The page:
Internet-Draft Format Framework August 2022
Hoffman Expires 10 February 2023 [Page]
Network Working Group
7990 (if approved)
Intended Status:
Standards Track
P. Hoffman

Canonical Format for RFCs


This document updates RFC 7990 by changing the definition of the "canonical format" for RFCs.

Status of This Memo

This Internet-Draft is submitted in full conformance with the provisions of BCP 78 and BCP 79.

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This Internet-Draft will expire on 10 February 2023.

Table of Contents

1. Introduction

[RFC7990] defines a framework for how RFCs would be published in the future, including new formats and a new canonical format for archiving RFCs.

This document updates [RFC7990] in that it changes the definition of the canonical format for RFCs. This document explicitly does not update the other documents referenced in [RFC7990].

2. Updated Definition of "Canonical Format"

Section 3 of [RFC7990] defines the canonical format as:

That definition is the only place in [RFC7990] that uses the word "archived" or "archive". [RFC6949] uses the word in a fashion similar to [RFC7990]. [RFC6635], the earlier model for the RFC Editor as a whole, says "The archive of RFC documents, any source documents needed to recreate the RFC documents, and any associated original documents (such as lists of errata, tools, and, for some early items, originals that are not machine readable) need to be secured against any kind of data storage failure."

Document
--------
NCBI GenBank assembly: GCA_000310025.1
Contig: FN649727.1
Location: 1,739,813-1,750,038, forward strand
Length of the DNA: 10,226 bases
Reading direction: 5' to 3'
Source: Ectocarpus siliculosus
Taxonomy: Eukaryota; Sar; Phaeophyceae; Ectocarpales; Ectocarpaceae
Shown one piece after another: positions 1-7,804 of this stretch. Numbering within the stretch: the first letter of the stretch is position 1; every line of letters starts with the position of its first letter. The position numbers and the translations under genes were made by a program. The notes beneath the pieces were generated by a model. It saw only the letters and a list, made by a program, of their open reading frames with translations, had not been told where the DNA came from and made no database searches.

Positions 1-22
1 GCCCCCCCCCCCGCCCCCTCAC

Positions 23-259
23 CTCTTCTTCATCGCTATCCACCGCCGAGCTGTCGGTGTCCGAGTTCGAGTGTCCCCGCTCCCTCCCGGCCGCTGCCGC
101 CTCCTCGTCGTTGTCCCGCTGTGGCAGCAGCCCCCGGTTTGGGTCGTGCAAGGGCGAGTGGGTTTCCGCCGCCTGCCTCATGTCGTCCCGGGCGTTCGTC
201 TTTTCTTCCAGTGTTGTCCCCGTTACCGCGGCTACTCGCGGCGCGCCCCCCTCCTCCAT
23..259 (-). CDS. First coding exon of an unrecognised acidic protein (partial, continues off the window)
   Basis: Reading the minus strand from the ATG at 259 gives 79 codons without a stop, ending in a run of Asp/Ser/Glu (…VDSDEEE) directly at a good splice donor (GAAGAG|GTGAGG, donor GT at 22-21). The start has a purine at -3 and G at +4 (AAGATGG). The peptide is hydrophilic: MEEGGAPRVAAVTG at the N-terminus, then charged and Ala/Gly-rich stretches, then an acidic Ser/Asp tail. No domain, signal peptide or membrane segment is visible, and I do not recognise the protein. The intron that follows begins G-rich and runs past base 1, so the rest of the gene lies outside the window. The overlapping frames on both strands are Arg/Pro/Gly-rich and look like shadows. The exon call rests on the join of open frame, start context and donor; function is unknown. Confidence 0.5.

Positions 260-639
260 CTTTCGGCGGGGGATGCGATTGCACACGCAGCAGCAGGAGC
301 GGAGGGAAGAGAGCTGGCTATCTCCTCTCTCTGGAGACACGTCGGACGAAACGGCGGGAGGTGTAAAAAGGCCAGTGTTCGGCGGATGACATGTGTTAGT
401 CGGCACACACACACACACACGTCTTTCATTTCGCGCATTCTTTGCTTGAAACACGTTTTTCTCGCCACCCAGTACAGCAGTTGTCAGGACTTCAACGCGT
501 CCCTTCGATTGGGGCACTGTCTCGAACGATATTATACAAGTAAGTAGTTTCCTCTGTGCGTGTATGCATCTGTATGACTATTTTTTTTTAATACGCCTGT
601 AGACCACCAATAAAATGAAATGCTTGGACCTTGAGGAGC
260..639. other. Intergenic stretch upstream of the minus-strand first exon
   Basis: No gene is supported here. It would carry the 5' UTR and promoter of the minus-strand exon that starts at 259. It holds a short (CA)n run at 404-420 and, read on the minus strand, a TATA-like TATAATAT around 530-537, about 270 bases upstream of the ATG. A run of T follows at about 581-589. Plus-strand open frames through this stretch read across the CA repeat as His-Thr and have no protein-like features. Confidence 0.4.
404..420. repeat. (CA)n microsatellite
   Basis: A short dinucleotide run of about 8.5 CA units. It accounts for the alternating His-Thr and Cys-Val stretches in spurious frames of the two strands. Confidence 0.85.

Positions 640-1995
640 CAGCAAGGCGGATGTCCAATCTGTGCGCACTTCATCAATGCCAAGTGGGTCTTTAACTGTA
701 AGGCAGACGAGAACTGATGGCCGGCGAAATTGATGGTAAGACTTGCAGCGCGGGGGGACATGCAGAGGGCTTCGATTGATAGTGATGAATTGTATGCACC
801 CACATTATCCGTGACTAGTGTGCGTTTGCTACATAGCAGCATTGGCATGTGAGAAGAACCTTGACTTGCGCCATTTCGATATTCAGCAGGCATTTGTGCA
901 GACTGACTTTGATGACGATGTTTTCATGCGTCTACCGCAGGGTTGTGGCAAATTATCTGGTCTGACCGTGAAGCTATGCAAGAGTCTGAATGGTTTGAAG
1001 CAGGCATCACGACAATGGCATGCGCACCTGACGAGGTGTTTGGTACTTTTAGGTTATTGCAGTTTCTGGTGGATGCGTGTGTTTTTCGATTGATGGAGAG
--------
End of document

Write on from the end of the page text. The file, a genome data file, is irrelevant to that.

These definitions never explicitly state that the initial archived version of a document must never change. However, some people in the IETF community have said that they make that assumption. Others say that the archived version can change to fix XML format errors as long as the underlying meaning of the text does not change.

At the time that this document is written, the RFC Editor has not changed the XML files for RFCs after they were published.

The definition of "canonical format" in Section 3 of [RFC7990] is updated to be:

Section 5 of [RFC7990] says:

This wording does not take into account the need to change the XML file to fix XML errors. XML format errors, and better design choices, have been discovered by the community since the first RFCs were published using the XML format. In order to allow the RFC Editor to publish correct XML for all RFCs, Section 5 of [RFC7990] is updated to say:

[[ There is no need to bikeshed how the RFC Editor will make these available. They will propose a method, and the community will tell them if that's OK. ]]

3. IANA Considerations

This document has no IANA considerations.

4. Security Considerations

This document has the same security considerations as [RFC7990]. Those are:

Changing the format for RFCs involves modifying a great number of components to publication. Understanding those changes and the implications for the entire tool chain is critical so as to avoid unintended bugs that would allow unintended changes to text. Unintended changes to text could in turn corrupt a standard, practice, or critical piece of information about a protocol.

5. References

5.1. Normative References

Flanagan, H., "RFC Format Framework", RFC 7990, DOI 10.17487/RFC7990, , <>.

5.2. Informative References

Kolkman, O., Ed., Halpern, J., Ed., and IAB, "RFC Editor Model (Version 2)", RFC 6635, DOI 10.17487/RFC6635, , <>.
Flanagan, H. and N. Brownlee, "RFC Series Format Requirements and Future Development", RFC 6949, DOI 10.17487/RFC6949, , <>.

Author's Address

Paul Hoffman